Most of us have mercifully little experience of murder, espionage and so on, not to mention the lives of people who lived hundred of years ago, but the characters we write about in such stories can still be built from ourselves and people we know and it’s inevitable our life experiences will affect our writing.
What about using our own experiences deliberately? I taught creative writing at a community college a few years ago and the first exercise I set the students was to write about an episode in their own lives. The next step was to turn that into a story, which they could do by simply changing the point of view or they could choose to make it more fiction, retaining just some elements of the initial story, which is what they all did. It’s a good exercise for anyone who wants to write but doesn’t quite know how to get started. We all have a story to tell–even if you think your life is boring and nothing ever happens, to someone else with a very different life it might be riveting!
One of my short stories, ‘Brown Dog’, while not at all about me, includes lots of my life experiences. When we were very young newlyweds my husband and I went from our home town in Victoria to Queensland, two states away and around 2,000 kilometres. Our first destination was Munduberra, a tiny inland town where we already had work and accommodation lined up on a citrus orchard. We stuck it out for a few weeks but, to cut a long story short, it didn’t meet our expectations and we headed for the coast. We spent a couple of years living around the Sunshine Coast, including Marcoola Beach, which is not only the basis of ‘Brown Dog’. but also a large part of ‘The Road to Karinya’, the second book of my Red Dust rural romance series, as is Mundubbera itself.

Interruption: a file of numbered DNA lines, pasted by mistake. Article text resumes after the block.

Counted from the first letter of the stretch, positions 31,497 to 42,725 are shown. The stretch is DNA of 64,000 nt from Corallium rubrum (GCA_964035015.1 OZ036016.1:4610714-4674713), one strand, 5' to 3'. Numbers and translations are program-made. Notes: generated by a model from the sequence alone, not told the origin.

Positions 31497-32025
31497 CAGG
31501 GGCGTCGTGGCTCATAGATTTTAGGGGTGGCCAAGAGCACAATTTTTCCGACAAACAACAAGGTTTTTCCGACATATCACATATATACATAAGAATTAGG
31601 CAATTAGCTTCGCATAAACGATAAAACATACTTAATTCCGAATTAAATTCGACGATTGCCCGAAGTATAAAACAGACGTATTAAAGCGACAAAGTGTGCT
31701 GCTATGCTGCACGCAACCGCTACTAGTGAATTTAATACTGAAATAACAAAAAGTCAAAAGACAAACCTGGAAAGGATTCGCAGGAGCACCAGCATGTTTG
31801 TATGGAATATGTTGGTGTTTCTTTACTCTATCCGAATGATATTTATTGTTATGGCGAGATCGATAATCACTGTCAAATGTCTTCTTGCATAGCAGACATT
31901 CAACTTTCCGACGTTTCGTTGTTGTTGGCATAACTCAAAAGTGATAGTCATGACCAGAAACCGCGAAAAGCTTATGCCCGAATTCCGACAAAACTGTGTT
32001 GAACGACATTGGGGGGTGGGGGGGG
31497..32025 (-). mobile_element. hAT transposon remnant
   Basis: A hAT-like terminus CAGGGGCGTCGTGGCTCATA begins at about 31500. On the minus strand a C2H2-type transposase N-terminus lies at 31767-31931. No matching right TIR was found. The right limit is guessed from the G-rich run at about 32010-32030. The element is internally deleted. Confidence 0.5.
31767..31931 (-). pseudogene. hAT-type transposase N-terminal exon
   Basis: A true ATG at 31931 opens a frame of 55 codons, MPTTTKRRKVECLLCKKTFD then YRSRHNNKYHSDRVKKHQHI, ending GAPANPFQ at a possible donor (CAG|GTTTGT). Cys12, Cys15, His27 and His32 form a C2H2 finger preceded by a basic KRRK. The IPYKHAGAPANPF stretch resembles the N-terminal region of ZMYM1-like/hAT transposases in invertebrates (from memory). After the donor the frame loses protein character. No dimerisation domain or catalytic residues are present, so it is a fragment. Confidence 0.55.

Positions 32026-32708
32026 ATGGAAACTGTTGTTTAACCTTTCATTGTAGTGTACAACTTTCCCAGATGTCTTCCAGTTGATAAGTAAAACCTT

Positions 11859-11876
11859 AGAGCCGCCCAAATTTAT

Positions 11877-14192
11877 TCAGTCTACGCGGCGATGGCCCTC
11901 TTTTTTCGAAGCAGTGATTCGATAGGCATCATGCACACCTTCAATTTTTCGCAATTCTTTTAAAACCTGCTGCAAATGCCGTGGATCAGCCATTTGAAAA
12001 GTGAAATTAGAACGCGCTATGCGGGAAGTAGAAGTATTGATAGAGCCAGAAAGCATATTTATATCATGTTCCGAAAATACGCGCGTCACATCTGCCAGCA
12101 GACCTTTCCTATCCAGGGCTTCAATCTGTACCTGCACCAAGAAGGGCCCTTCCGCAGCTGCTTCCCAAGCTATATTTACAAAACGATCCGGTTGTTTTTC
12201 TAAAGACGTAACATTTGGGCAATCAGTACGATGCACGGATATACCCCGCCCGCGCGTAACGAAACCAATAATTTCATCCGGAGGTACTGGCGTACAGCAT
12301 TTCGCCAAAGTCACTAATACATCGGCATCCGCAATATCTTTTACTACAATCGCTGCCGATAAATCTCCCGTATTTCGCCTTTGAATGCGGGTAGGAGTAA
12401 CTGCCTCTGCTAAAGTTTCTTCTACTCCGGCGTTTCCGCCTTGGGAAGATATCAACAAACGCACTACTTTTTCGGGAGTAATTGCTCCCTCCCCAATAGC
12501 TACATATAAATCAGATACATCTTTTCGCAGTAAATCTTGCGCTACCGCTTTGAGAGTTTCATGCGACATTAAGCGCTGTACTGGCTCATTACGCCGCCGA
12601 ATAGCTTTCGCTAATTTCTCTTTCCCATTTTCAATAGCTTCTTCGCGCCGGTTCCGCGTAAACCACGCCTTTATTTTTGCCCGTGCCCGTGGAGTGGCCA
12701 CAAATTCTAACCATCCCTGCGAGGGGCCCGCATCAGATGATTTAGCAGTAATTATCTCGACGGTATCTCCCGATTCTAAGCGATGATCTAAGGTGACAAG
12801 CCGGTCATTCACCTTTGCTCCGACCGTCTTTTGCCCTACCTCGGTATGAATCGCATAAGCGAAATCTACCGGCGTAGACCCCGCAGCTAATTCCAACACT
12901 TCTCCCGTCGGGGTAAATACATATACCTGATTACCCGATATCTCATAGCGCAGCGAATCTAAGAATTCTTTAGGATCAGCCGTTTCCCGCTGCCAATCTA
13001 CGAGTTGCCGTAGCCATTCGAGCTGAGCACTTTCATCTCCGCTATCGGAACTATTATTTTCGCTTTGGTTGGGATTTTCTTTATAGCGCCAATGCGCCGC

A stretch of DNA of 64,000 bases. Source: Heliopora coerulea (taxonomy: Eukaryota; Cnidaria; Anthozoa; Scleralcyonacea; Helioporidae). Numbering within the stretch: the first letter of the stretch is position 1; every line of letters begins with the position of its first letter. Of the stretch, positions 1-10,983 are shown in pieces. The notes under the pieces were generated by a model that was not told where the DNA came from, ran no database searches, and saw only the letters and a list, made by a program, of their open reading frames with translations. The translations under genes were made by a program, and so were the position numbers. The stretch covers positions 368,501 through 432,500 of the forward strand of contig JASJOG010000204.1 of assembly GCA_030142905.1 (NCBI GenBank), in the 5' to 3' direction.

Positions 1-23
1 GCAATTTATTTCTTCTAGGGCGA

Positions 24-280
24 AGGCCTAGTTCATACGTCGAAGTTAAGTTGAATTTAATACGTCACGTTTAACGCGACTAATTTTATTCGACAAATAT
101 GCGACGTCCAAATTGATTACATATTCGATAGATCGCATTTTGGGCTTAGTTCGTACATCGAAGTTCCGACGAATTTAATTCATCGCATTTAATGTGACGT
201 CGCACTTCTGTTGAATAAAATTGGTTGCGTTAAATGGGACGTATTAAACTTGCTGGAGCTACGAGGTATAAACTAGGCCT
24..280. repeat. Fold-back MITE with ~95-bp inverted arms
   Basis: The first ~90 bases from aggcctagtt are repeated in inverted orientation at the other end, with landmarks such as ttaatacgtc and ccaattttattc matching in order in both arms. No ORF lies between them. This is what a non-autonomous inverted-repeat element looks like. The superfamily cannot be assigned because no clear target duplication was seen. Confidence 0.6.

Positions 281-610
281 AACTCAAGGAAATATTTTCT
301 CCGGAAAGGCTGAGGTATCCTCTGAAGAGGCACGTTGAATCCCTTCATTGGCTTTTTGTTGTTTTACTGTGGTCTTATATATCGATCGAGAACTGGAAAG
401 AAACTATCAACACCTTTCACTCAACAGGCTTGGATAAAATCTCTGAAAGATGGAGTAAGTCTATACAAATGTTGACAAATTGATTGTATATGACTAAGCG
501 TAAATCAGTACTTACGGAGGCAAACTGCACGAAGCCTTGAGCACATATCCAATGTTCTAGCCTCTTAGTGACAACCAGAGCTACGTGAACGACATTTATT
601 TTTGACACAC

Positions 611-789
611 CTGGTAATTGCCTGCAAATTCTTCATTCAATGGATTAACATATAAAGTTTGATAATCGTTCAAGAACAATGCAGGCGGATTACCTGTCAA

In ‘Brown Dog’ Luke is broke, living in his car and almost suicidal when he comes across a stray dog on the beach and his life is turned around. After a cyclone wiped out our tent we also slept in our car for a while, but I don’t recall being particularly depressed–we had friends and work wasn’t that hard to find. We did pick up a stray dog during that time though and we did have to let him go after a few days and we also spent some time beachcombing; I remember well the joy of finding a glass ball amongst the driftwood!
You can read ‘Brown Dog’ and my other short stories free from 23rd to 25th June and ‘Dark Innocence’ on 29th June to the 1st July. ‘Dark Innocence’ is another story where I used some of my own memories, growing up in a country town and hitchhiking down to the river at weekends. And having seances with Vegemite glasses and cut out scraps with letters and numbers written on them!